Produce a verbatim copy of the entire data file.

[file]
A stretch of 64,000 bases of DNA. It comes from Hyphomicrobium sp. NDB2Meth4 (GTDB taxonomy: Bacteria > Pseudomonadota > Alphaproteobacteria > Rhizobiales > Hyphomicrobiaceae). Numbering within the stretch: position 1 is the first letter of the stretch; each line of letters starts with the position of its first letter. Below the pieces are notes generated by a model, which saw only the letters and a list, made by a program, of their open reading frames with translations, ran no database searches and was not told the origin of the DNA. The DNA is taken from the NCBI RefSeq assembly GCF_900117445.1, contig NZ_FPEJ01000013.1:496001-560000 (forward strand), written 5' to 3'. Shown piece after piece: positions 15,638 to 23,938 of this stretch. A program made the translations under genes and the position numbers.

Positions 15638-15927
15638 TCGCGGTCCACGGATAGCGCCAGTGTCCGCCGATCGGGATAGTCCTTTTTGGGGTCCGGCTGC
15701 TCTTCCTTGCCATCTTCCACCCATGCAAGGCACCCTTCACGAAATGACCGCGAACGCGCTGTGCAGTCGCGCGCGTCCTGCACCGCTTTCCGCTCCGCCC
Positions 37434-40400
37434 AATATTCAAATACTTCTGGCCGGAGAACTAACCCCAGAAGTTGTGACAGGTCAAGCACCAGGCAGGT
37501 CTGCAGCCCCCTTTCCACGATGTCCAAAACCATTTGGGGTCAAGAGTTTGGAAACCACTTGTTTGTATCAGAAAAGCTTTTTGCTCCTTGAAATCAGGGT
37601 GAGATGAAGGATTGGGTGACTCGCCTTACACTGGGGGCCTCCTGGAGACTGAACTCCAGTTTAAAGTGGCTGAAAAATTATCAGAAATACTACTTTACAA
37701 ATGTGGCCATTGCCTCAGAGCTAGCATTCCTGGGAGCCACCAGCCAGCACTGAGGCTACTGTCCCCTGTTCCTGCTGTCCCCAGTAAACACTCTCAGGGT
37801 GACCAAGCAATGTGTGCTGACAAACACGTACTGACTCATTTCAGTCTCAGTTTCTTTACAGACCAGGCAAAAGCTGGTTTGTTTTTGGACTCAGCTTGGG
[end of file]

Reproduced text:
A stretch of 64,000 bases of DNA. It comes from Hyphomicrobium sp. NDB2Meth4 (GTDB taxonomy: Bacteria > Pseudomonadota > Alphaproteobacteria > Rhizobiales > Hyphomicrobiaceae). Numbering within the stretch: position 1 is the first letter of the stretch; each line of letters starts with the position of its first letter. Below the pieces are notes generated by a model, which saw only the letters and a list, made by a program, of their open reading frames with translations, ran no database searches and was not told the origin of the DNA. The DNA is taken from the NCBI RefSeq assembly GCF_900117445.1, contig NZ_FPEJ01000013.1:496001-560000 (forward strand), written 5' to 3'. Shown piece after piece: positions 15,638 to 23,938 of this stretch. A program made the translations under genes and the position numbers.

Positions 15638-15927
15638 TCGCGGTCCACGGATAGCGCCAGTGTCCGCCGATCGGGATAGTCCTTTTTGGGGTCCGGCTGC
15701 TCTTCCTTGCCATCTTCCACCCATGCAAGGCACCCTTCACGAAATGACCGCGAACGCGCTGTGCAGTCGCGCGCGTCCTGCACCGCTTTCCGCTCCGCCC
Positions 37434-40400
37434 AATATTCAAATACTTCTGGCCGGAGAACTAACCCCAGAAGTTGTGACAGGTCAAGCACCAGGCAGGT
37501 CTGCAGCCCCCTTTCCACGATGTCCAAAACCATTTGGGGTCAAGAGTTTGGAAACCACTTGTTTGTATCAGAAAAGCTTTTTGCTCCTTGAAATCAGGGT
37601 GAGATGAAGGATTGGGTGACTCGCCTTACACTGGGGGCCTCCTGGAGACTGAACTCCAGTTTAAAGTGGCTGAAAAATTATCAGAAATACTACTTTACAA
37701 ATGTGGCCATTGCCTCAGAGCTAGCATTCCTGGGAGCCACCAGCCAGCACTGAGGCTACTGTCCCCTGTTCCTGCTGTCCCCAGTAAACACTCTCAGGGT
37801 GACCAAGCAATGTGTGCTGACAAACACGTACTGACTCATTTCAGTCTCAGTTTCTTTACAGACCAGGCAAAAGCTGGTTTGTTTTTGGACTCAGCTTGGG